- Sources of information
Data sourced from food allergen alerts publicly available from the European Commission Rapid Alert System for Food and Feed (RASFF) and the website of selected European (Food Standards Agency [UK], Food Safety Authority of Ireland [FSAI]) and non-European food safety authorities (US Food & Drug Administration [USFDA], US Department of Agriculture Food Safety and Inspection Service [USDA FSIS], Canadian Food Inspection Agency [CFIA], Australia and New Zealand Food Standards [FSANZ], Hong Kong Centre of Food Safety) between January 2011 to December 2014.
- Design of database and selection of fields
At the European level, alert notifications are issued when a food that might present a serious risk is available on the market and rapid action is required.
Food products are coded in the database using the RASFF product categorisation and the Reportable Food Registry (RFR) categories. These systems were applied to compare different outputs and highlight potential limitations, which are implicit in any categorisation system. For alerts involving more than one product, each food product was added as a single record. Conversely, when multiple allergens were found in the same food product, each allergen was added as a discrete product/ allergen record.
Allergen categories specified in Regulation (EU) No. 1169/2011 (i.e. cereals containing gluten, crustaceans, eggs, fish, peanuts, soybeans, milk, nuts, celery, mustard, sesame, sulphur dioxide and sulphites, lupin and molluscs) were used to code the allergen(s). Where more detailed information, as to a specific allergen within a category, was provided, this information was added in a separate field.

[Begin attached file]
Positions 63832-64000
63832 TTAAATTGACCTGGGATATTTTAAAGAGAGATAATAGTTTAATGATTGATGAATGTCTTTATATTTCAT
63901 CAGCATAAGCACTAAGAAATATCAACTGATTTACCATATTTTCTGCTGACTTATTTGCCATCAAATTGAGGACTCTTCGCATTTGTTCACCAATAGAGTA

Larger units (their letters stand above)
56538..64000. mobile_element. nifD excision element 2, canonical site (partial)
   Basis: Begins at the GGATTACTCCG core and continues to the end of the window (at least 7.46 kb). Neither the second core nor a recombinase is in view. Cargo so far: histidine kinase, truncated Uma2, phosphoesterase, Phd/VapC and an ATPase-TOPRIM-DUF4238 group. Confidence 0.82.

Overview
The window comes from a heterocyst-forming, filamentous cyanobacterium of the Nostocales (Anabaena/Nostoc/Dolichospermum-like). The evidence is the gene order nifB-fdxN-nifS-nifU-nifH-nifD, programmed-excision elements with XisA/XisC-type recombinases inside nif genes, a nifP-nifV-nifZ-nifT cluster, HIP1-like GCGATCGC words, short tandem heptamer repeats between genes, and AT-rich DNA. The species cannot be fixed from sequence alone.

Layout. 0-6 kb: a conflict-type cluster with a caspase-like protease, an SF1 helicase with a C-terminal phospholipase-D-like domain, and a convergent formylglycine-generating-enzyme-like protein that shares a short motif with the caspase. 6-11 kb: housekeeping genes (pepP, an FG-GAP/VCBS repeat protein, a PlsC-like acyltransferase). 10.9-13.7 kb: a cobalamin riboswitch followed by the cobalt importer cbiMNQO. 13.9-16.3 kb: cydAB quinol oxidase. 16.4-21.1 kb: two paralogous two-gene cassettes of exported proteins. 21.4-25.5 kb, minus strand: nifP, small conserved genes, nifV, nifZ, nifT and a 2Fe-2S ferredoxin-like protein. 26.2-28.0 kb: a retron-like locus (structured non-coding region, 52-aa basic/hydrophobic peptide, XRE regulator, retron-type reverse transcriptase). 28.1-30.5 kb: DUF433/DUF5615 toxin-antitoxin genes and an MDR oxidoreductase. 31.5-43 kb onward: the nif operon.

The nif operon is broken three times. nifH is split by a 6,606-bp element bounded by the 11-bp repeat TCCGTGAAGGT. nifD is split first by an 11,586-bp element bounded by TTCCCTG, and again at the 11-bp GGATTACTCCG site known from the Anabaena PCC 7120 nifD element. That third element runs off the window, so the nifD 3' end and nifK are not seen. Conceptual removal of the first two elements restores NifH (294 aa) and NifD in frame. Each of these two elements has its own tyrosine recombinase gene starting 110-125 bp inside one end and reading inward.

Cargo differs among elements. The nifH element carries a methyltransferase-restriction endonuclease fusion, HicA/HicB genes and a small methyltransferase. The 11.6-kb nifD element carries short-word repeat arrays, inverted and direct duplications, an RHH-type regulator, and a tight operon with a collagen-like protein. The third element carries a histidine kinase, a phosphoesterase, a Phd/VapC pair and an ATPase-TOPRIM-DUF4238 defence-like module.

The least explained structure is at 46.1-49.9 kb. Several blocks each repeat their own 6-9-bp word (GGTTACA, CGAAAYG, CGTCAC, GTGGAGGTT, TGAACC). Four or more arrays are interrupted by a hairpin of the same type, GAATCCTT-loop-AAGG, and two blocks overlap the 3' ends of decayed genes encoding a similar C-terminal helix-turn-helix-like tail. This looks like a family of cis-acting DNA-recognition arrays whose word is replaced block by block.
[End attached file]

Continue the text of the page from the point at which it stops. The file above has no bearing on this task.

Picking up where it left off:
Where information was available, both the type of notification and the action taken by the food company have been coded based on RASFF. RASFF codes were also used to categorise the action taken by the company. Where alerts were in RASFF and national information sources, entries are marked as duplicates.
In some cases, the alert provided the origin of raw materials or the place of product packaging, which has been included as 'country of origin'. When available, the numbers of lots involved have also been included or otherwise designed 'not quantifiable'. Where available, the number of adverse reactions was reported.
The cause(s) of each food alert has been classified according to a coding vocabulary developed using terms from RASFF alerts and FSA recalls and, secondly, new terms introduced during data entry to reconcile terms used by another food safety authority.